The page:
Within many institutional churches the work of Jesus involves more than one aspect. In a common thread of understanding, man is amenable to three steps; salvation, sanctification, and glorification. Salvation settles one’s acceptability to God, sanctification addresses embracing the life principles of Jesus, and glorification is supposedly what happens in the future, when in a cataclysmic return, Christ confirms those who are actually saved.
In other groups I have heard a distinction drawn between a salvation which heals the rift between God and mankind and a salvation which restores our relationship with our own heart. The one addresses our God relationship; the other our relationship with each other.
My conclusion is that the issue of divine acceptance was an imagined one, not factually true, but made effectively true by human perception. This perception is deeply rooted in the account of the Fall in the Bible. Any lasting perception makes something “real” for us as humans, a problem to be resolved even if imaginary.
The second aspect of salvation is based in fact but a fact unperceived and therefore unreal for most men. Jesus dealt with both these issues through his instructions and personal life example. Through his identification of who are neighbors, his emphasis on the power of love and forgiveness, and his revelation of the unity between God and mankind Jesus taught a dramatically new vision of God, a God of not just the Jews but everyone. He emphasized and epitomized the extent of God’s regard for humanity as a whole, the object of His unconditional love and attention.
Jesus did not change God’s mind or enhance his ability to love; He instead introduced us to the real God, the one so misunderstood for so long. In this way salvation involved the sweeping away of misconception, not the establishment of a new reality in which God somehow manages to operate graciously.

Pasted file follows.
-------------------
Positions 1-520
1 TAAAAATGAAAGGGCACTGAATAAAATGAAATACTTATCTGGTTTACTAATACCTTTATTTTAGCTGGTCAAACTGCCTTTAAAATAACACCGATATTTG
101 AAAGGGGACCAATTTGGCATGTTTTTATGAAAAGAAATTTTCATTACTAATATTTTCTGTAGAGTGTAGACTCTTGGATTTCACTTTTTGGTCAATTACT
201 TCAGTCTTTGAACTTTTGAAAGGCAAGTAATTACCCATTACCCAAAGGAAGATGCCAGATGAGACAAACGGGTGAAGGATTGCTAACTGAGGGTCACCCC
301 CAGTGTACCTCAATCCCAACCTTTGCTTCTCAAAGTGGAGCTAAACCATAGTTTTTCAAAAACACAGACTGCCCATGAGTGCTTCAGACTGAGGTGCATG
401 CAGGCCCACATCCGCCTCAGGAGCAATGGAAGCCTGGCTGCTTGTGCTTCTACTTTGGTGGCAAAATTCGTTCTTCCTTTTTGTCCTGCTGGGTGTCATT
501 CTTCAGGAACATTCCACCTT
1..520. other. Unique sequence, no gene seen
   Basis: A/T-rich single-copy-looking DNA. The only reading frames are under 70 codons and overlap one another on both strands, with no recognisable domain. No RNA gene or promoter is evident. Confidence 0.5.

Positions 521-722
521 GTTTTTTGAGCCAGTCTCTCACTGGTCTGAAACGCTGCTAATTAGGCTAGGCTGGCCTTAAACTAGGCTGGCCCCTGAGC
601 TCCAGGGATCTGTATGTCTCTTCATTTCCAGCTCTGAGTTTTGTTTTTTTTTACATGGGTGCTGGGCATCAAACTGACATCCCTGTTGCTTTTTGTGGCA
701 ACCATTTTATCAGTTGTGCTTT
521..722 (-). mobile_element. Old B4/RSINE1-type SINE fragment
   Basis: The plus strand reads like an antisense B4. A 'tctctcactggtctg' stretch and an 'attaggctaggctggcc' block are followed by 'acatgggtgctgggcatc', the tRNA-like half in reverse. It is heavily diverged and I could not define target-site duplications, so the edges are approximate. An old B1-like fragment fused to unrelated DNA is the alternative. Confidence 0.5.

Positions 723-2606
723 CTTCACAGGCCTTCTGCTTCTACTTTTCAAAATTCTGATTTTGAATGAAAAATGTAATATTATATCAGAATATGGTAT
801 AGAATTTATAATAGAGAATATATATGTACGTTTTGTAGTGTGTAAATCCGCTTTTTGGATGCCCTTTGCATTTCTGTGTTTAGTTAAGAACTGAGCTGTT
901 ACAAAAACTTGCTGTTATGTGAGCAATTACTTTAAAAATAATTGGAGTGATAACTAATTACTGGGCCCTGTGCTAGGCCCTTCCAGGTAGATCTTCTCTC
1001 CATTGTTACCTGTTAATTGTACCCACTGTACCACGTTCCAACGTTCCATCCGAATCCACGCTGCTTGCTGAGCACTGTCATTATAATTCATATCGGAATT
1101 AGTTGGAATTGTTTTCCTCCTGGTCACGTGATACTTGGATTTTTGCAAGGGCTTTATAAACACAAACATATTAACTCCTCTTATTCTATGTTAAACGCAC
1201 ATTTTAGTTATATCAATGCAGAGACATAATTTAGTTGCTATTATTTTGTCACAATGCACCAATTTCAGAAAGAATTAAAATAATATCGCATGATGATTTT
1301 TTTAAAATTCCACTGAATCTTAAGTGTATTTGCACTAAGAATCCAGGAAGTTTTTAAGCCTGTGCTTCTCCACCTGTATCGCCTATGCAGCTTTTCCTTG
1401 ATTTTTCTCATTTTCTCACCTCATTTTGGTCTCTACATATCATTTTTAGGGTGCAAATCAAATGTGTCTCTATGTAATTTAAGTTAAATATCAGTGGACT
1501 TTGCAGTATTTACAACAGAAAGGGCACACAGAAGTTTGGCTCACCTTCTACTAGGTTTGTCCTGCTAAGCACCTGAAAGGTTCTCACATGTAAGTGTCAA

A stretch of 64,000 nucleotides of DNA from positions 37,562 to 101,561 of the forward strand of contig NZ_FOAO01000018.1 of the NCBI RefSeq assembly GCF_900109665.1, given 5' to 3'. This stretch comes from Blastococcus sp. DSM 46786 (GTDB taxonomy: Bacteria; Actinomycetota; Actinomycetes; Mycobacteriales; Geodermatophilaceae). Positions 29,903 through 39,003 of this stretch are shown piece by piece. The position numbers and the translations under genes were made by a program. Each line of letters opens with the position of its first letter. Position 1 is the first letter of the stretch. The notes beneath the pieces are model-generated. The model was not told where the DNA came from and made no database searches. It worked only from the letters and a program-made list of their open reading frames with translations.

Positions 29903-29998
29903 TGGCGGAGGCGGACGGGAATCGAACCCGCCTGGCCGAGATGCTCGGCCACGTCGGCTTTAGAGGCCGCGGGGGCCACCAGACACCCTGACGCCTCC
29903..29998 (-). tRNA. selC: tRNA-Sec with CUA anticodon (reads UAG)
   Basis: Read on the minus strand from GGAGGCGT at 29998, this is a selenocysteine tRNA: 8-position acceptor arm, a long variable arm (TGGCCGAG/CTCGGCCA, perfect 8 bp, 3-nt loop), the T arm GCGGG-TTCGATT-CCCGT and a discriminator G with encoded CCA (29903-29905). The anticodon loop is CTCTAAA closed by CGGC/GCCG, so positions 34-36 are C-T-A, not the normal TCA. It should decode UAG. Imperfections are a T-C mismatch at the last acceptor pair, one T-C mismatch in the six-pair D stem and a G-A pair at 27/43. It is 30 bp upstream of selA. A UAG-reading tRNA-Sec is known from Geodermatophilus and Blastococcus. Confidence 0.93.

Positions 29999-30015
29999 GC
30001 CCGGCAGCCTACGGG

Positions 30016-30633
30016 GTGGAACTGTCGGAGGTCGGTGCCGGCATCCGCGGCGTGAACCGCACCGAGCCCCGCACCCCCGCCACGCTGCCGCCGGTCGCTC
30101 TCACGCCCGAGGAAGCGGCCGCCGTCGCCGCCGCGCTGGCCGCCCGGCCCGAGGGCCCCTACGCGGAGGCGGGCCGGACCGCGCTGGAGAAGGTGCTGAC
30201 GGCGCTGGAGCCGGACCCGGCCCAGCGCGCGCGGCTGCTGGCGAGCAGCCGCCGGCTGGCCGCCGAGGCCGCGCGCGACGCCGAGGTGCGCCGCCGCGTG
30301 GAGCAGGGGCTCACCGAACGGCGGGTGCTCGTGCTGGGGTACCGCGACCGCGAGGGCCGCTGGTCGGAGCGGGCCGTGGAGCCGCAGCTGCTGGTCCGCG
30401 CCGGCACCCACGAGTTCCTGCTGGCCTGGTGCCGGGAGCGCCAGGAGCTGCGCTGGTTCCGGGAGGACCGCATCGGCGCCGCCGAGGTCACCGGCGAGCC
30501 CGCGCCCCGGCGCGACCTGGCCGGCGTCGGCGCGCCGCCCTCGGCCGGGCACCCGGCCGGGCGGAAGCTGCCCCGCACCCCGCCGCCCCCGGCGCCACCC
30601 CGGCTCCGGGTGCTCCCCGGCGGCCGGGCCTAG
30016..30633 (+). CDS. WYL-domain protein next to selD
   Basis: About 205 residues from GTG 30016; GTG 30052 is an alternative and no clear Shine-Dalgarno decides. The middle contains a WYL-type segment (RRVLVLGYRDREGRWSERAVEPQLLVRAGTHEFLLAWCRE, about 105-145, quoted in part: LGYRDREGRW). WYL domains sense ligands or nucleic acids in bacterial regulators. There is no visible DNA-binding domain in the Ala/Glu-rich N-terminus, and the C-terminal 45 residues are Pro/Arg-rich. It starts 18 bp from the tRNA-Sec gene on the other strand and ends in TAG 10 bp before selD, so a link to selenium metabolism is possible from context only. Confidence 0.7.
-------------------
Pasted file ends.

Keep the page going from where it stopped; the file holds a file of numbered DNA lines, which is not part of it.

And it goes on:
In this second sense, salvation involves repentance and a symbolic death, as demonstrated by Jesus. The repentance of which I speak derives from the true understanding of the Greek word “metanoia” which translated “repentance” in the KJV. In reality, that word more properly defines a new way of thinking or a transformation of the mind, as suggested by Paul in Romans 12:2 and Philippians 2:5. Thus repentance, when properly understood, points to how we experience the second aspect of salvation, connecting with what is real but largely hidden, namely the power of love versus judgment.
The revelation of Jesus Christ was the revealing of this hidden reality. That revelation was both in word and deed, the deed being the life example of Christ and his symbolic death. Both these aspects of salvation form the basis for dramatic personal transformation. One without the other is only half the truth that sets men free.